Industry Canada has received its payments from telcos from the 700MHz wireless spectrum auction and licenses have been delivered. Rogers spent $3.29 billion for the spectrum and was the only carrier to secure two 12MHz blocks of contiguous, paired 700MHz lower band spectrum in every market nationwide, which means faster downloads and less buffering when it comes to video streaming.
Today, the company issued a press release to say NHL fans will benefit from the spectrum, which also reiterates its investment in hockey. Earlier this year, Rogers inked a 12 year deal with the league worth $5.2 billion, giving the carrier complete broadcast rights across all platforms in Canada.
Guy Laurence, President and Chief Executive Officer of Rogers, had this to say:
“We went into this auction with a clear plan to win the best spectrum for our customers. There is clear demand for the ultimate video experience and it will be a big part of how we bring the NHL to hockey fans,”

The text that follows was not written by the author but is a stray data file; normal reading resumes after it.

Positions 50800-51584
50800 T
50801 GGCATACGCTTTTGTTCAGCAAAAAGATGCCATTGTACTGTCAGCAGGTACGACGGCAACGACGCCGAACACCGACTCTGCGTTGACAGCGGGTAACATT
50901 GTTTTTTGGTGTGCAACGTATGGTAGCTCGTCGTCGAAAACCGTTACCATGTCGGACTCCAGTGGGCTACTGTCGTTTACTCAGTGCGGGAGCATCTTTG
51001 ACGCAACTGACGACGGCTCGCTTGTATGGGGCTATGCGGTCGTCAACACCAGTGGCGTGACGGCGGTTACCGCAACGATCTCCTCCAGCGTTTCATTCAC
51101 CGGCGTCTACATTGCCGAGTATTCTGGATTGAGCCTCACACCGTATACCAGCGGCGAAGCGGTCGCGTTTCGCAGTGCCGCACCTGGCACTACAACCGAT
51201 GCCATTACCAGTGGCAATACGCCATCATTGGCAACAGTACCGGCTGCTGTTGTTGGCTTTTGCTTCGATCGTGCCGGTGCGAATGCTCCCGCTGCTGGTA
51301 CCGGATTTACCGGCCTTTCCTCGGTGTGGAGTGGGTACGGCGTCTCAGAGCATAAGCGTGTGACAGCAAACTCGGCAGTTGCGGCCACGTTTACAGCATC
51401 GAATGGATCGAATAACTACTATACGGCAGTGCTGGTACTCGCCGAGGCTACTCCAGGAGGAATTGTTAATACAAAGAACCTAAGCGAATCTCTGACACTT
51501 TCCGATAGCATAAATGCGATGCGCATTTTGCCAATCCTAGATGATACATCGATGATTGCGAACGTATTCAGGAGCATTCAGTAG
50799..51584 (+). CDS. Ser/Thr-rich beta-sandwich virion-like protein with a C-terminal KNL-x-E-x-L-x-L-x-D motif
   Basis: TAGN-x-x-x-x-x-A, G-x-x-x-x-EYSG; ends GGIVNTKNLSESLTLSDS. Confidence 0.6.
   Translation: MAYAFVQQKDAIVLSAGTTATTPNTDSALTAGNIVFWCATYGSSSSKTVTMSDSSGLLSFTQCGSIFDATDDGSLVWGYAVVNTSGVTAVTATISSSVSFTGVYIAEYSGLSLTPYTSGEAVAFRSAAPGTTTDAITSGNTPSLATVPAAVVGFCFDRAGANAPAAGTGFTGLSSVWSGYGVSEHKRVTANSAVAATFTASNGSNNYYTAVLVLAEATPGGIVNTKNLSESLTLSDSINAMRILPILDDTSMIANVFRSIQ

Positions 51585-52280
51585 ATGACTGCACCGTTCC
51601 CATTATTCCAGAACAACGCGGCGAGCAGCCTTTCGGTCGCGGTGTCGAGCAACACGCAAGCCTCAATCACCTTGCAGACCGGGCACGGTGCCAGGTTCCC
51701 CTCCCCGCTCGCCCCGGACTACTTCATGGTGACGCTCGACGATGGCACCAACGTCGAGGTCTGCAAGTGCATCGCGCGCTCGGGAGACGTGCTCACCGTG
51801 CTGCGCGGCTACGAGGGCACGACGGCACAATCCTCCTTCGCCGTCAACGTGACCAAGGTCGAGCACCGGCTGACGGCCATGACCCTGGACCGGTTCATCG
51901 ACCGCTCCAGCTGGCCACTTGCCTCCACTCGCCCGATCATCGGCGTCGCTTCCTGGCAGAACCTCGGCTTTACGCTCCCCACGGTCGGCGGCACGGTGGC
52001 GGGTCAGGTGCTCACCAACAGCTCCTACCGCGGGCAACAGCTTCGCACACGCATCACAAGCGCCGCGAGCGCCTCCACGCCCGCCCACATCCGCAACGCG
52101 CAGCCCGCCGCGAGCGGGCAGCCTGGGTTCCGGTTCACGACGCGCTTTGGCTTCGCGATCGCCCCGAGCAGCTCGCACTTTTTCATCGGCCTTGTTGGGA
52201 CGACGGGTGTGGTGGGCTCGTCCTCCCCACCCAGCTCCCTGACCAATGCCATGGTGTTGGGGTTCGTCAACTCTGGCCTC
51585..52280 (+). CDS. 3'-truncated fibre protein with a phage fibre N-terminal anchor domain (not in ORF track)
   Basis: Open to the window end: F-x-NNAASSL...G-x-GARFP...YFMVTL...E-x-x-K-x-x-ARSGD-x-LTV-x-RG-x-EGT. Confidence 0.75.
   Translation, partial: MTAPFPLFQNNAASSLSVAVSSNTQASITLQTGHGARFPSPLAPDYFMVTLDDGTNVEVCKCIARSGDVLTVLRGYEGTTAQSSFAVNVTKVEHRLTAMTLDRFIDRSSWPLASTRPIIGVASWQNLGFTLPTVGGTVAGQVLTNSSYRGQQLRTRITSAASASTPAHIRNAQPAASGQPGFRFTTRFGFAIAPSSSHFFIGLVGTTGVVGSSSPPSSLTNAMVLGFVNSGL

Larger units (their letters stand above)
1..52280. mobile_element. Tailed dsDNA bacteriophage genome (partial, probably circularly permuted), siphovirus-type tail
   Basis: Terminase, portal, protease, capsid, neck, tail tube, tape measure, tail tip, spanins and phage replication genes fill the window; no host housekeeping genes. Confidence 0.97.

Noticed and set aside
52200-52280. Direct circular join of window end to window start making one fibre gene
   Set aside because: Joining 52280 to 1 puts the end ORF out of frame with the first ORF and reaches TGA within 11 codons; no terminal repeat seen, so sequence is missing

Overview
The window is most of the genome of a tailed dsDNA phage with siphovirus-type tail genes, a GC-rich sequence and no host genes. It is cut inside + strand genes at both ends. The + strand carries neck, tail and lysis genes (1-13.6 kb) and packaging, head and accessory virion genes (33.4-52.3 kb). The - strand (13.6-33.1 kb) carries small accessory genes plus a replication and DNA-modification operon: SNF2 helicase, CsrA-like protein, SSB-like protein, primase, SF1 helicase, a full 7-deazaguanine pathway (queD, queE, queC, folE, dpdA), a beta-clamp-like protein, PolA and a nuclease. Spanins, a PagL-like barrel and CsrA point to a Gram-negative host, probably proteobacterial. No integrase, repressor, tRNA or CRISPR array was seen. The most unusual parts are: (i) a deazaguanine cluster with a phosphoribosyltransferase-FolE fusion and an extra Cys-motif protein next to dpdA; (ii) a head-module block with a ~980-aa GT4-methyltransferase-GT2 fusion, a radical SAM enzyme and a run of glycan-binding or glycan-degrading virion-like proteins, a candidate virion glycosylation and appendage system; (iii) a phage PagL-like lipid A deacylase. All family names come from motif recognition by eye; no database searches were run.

Rogers says during the Olympic men’s hockey final, data usage by customers surged by 50 percent on smartphones and tablets.
Peter Rysavy, President of Rysavy Research says “Rogers has emerged as an LTE powerhouse,” since it has both A and B band contiguous spectrum, giving the company a “significant advantage” compared to competitors with split lower and upper 700MHz bands.
Rogers says the 700MHz spectrum is set to be deployed this year and existing LTE devices will be compatible.
Faster data is always a good thing, but it will cost you if you’re a heavy data user and incur overages. Luckily, we have apps such as DataMan Next (free until April 4) to track your data usage in real-time.